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Home & garden.

Updated: 30 Mar 2022

The best shrubs for attracting wildlife throughout the year

Keep your garden revitalised every season with the best shrubs to attract and protect your local wildlife
Natalie Turner

No matter the size of your garden, there's a variety of plants and shrubs to choose from to provide a suitable habitat for attracting and homing wildlife around the year.

Shrubs and plants can be great for outdoor decoration, but planting certain varieties to attract, protect and provide shelter for wildlife can turn your garden into a natural haven.

We've rounded up the best native and non-native shrub varieties for looking after your garden visitors year-round.


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Spring

Springtime can be an unexpectedly difficult time of year for wildlife.

As it awkwardly sits between the previous autumn and the coming summer, the fruits and berries provided in autumn will likely be gone, while new plant growth may not have yet fully begun. Not to mention the famously unpredictable weather and temperature.

However, there are some nourishing shrubs and plants to give your wildlife a well-needed boost during this tricky time.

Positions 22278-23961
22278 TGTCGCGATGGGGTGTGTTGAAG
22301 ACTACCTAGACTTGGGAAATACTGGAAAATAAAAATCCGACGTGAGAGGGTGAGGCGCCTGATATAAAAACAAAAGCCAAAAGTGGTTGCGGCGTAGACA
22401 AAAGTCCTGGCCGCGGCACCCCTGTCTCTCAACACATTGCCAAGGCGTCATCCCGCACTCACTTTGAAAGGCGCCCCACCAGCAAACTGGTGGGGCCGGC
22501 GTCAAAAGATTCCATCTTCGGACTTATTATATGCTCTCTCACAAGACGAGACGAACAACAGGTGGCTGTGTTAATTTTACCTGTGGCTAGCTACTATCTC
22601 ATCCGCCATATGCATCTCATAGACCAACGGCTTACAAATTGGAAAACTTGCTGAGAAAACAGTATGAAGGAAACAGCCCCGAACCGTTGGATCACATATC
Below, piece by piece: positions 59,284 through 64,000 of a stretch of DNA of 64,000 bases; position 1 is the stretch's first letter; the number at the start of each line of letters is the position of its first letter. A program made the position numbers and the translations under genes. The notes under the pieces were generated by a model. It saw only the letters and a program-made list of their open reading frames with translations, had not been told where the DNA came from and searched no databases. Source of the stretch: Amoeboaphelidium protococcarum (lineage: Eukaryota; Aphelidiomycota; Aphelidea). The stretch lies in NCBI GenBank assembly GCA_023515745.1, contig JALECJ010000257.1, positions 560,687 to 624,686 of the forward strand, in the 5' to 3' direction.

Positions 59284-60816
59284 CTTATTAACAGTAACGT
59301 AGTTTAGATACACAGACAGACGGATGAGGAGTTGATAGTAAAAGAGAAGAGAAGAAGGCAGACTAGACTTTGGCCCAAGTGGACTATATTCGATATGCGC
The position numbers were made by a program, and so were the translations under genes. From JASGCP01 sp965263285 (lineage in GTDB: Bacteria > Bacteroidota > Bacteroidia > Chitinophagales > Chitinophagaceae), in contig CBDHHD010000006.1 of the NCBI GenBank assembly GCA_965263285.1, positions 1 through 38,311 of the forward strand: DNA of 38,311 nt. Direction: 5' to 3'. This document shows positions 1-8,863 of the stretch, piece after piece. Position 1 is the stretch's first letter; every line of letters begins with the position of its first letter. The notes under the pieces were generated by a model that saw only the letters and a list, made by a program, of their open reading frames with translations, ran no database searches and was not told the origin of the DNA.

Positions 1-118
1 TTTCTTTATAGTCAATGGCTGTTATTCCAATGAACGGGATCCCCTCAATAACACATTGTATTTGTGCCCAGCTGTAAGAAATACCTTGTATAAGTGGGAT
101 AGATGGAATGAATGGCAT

Flowering currant (Ribes sanguineum)

Flowering currant plant with pink flowers

This early-season plant produces beautiful dark-pink petals that are ideal for attracting bees.

It's hardy and able to grow in more difficult soils, so this fast-growing plant is perfect for the tougher areas of your garden.

As well as keeping buzzing visitors happy and well fed, the flowering currant can be grown into a dense bush, which is great for protecting birds and smaller creatures. Remember to prune it every few years to keep it in good condition.

Holly (Ilex aquifolium)

Holly bush

Usually thought of as a classic Christmas-time plant, the holly bush actually thrives in spring.

The berries on female trees last a substantial time, and the white flowers found on male trees are full of nectar and pollen – perfect for attracting the holly blue butterfly.

While it's not a particularly fast grower, the holly bush can flourish with proper care and intermittent pruning of the suckers it produces.

Hawthorn (Crataegus Iaevigata/Crataegus monogyna)

Hawthorn tree with white flowers

While traditionally a native hedging plant, the hawthorn works wonderfully as a garden shrub too.

It can bear small flowers in white or various shades of pink, which are favoured by pollinating insects.